(NewsSpace.com) – The thought of winning large sums of money or an expensive item is very enticing. It’s why people play the lottery or enter raffles. It’s also why people tend to fall victim to many of the scams that con artists perpetrate to line their pockets while emptying their victims’ wallets. And it seems that during the holiday season, the scams just seem to increase in number. Here are a few to look out for.
Hot-Ticket Items Scam
Every year, there’s a hot, must-have fashion item, toy, or electronic gaming system. The problem is they sell out so fast that unless you have your finger on the pulse, you may miss out on them. Here’s where scammers come in. They create fake listings on Facebook Marketplace or other similar sites to lure unsuspecting people in. Once you pay—usually a much lower price than what the product actually costs—you won’t receive the goods. Stick to reputable retailers for these items.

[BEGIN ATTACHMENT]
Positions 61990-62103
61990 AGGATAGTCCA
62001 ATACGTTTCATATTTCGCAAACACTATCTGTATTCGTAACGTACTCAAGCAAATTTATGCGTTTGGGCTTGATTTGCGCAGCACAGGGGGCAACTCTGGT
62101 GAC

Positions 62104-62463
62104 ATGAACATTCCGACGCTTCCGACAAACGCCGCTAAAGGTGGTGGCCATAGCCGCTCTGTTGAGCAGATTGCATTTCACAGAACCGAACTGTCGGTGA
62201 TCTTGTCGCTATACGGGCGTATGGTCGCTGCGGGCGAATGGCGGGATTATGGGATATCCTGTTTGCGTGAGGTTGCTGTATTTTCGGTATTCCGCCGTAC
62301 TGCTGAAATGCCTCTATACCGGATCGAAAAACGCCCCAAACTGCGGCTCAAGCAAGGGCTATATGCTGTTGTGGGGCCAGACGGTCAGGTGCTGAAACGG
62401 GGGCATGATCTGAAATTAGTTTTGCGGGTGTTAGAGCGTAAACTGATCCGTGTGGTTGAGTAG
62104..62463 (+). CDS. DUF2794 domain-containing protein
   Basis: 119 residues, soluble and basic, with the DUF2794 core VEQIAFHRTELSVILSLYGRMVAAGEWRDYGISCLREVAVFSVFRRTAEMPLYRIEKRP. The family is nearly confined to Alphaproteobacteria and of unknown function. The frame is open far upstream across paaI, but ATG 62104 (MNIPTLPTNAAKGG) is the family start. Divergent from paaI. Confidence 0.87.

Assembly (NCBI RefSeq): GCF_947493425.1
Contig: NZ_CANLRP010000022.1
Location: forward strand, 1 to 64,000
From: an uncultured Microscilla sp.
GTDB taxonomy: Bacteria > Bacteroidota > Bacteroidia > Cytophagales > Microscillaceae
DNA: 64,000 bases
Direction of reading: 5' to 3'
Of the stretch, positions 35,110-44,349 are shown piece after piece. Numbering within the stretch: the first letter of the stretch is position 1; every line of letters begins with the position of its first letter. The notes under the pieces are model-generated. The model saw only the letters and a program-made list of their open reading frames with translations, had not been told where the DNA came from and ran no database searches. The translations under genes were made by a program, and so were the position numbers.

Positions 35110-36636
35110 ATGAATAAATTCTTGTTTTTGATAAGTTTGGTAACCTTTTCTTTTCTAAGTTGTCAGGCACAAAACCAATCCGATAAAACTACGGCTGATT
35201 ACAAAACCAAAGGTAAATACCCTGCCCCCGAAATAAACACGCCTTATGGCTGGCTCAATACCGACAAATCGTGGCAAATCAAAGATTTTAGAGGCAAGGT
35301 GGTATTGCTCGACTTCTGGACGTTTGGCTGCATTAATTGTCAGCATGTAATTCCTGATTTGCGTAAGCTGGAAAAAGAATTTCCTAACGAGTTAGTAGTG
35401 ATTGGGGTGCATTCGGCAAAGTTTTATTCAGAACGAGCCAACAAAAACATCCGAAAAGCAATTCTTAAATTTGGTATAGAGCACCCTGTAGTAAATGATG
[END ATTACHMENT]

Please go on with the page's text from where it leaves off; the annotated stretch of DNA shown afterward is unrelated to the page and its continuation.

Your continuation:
Donations to Charity
Many people get into the holiday spirit by trying to do good for others, and that means donating to charity. However, it pays to be cautious here, too. Don’t just hand over your money to someone who asks for it on behalf of an organization. Scammers catch a lot of people by convincing them to donate to an illegitimate charity. Instead, if you want to donate to a good cause, check out Charity Watch or Charity Navigator to see which ones give beneficiaries the most bang for your buck.
Be Wary of Gift Cards
Most people like receiving gift cards for the holidays so they can pick out what they want themselves. However, scammers have sometimes been known for manipulating cards on a display rack to alert them when you’ve activated the card. Online gift cards are a better bet, as are those directly handled by the cashier.
As always, keep a good eye on your bank statements to make sure there are no suspicious charges, because it’s very easy for people to gain your account information in this day and age. Report any suspicious activity to your bank right away, and report any scams to the Federal Trade Commission or your local law enforcement.
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